Rep. William Lamberth, who represents parts of Hendersonville and Gallatin in the state legislature, was handily elected House Majority Leader on Nov. 20 by members of the Republican caucus.
The Portland native who won a fourth term Nov. 6 representing House District 44, secured more than half of his colleagues votes in a three-way race against Jerry Sexton of Bean Station and Ryan Williams, who represents Cookeville. Lamberth won 43 out of 73 votes.
“To get 43 votes in a three-man race… I was very humbled,” said Lambeth, a former assistant district attorney who also represents the cities of Portland and Westmoreland.
As House Majority Leader, Lamberth will be responsible for working closely with newly elected Gov. Bill Lee by helping to shape and guide the governor’s legislative package through the House.
Lamberth says the leadership position means good things for Sumner County.
“It only strengthens our voice in the conversation,” he said. “It just elevates our voice statewide. I’m very much looking forward to helping form legislation with Gov. Lee and his team that will be beneficial to Tennessee – and to Sumner County.”
Senate Speaker Pro Tempore Ferrell Haile of Gallatin agrees.
“William and I were both elected at the same time and share a district,” said Haile, who represents the 18th Senate district. “I congratulate him on his election as Majority Leader in the House of Representatives and believe it will be a great benefit to our communities and the people of Tennessee.”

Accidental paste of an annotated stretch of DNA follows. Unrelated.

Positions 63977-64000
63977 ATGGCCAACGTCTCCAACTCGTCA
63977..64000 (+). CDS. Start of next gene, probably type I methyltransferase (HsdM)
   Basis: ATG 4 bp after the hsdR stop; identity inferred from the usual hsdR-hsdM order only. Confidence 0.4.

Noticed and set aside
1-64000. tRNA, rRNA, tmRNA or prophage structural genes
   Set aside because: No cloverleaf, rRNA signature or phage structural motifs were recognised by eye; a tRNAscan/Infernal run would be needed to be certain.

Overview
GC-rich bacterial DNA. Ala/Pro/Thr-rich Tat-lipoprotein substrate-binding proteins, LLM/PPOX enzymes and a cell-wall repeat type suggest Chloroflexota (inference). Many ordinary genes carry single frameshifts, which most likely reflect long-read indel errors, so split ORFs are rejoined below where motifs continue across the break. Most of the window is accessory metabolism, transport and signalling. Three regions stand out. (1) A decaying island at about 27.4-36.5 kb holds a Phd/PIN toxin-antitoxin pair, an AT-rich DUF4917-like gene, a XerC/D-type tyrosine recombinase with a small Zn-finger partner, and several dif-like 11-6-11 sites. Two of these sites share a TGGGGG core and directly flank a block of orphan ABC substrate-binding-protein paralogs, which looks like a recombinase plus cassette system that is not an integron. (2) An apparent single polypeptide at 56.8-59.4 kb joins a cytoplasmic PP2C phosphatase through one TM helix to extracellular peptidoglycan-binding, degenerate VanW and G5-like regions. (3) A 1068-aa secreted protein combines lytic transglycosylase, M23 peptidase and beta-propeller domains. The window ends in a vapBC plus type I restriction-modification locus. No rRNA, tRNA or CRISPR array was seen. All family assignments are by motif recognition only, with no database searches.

Haile said the position carries “much responsibility” and he’s confident Lamberth will do an “outstanding job.”
Former State Rep. Debra Maggart represented the 45th House district from 2004-2012 and served as Republican Caucus Chair.
“It really is a big deal and I’m happy for [Lamberth],” said Maggart. “It’s a good thing for the entire county.
Maggart says the job can be a tough one too.
“It’s a tough job because not everybody is going to like everything the governor proposes,” she added. “Just because everyone is in the same party doesn’t mean they are all going to go along. There’s going to be days when he’s going to have to make a tough call.”
Lamberth, a 1996 graduate of Portland High School who attended the University of Tennessee at Knoxville and then the College of William and Mary’s Law School, assures he’s up for the task.
He says he’ll be busy familiarizing himself with the governor’s agenda and legislation as well as continuing to address issues on behalf of his constituents.
Some of the issues he expects to be addressed when lawmakers return in January include economic development, education and criminal justice reform.
“We haven’t reformed our criminal justice system in 30 years,” said Lamberth who recently chaired the legislature’s Criminal Justice Committee. “We need a top to bottom re-write of the system.”
Lamberth says he wants to look at the entire system of who is being incarcerated for what crimes and for how long.
“I want us to look at things like are we using every other tool we have to make sure we have restorative justice programs,” he added. “It’s not enough to lock them up and hope they’ll do good when they get out. We need to make sure they don’t re-offend.”